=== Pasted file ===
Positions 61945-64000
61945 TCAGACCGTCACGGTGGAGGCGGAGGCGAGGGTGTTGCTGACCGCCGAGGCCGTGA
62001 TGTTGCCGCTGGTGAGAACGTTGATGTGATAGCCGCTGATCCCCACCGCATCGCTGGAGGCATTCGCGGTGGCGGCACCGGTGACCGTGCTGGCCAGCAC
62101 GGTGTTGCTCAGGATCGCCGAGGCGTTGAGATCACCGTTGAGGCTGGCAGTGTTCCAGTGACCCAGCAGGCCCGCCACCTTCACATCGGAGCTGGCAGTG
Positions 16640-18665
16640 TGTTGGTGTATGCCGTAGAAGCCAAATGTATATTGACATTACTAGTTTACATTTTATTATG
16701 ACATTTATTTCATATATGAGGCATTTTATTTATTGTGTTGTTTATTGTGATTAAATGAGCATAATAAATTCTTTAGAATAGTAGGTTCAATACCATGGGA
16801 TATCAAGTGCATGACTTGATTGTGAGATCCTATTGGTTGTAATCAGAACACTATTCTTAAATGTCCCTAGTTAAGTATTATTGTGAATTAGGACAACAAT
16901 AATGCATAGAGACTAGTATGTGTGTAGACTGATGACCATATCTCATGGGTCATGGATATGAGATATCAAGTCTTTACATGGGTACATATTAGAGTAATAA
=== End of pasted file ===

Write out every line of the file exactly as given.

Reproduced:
Positions 61945-64000
61945 TCAGACCGTCACGGTGGAGGCGGAGGCGAGGGTGTTGCTGACCGCCGAGGCCGTGA
62001 TGTTGCCGCTGGTGAGAACGTTGATGTGATAGCCGCTGATCCCCACCGCATCGCTGGAGGCATTCGCGGTGGCGGCACCGGTGACCGTGCTGGCCAGCAC
62101 GGTGTTGCTCAGGATCGCCGAGGCGTTGAGATCACCGTTGAGGCTGGCAGTGTTCCAGTGACCCAGCAGGCCCGCCACCTTCACATCGGAGCTGGCAGTG
Positions 16640-18665
16640 TGTTGGTGTATGCCGTAGAAGCCAAATGTATATTGACATTACTAGTTTACATTTTATTATG
16701 ACATTTATTTCATATATGAGGCATTTTATTTATTGTGTTGTTTATTGTGATTAAATGAGCATAATAAATTCTTTAGAATAGTAGGTTCAATACCATGGGA
16801 TATCAAGTGCATGACTTGATTGTGAGATCCTATTGGTTGTAATCAGAACACTATTCTTAAATGTCCCTAGTTAAGTATTATTGTGAATTAGGACAACAAT
16901 AATGCATAGAGACTAGTATGTGTGTAGACTGATGACCATATCTCATGGGTCATGGATATGAGATATCAAGTCTTTACATGGGTACATATTAGAGTAATAA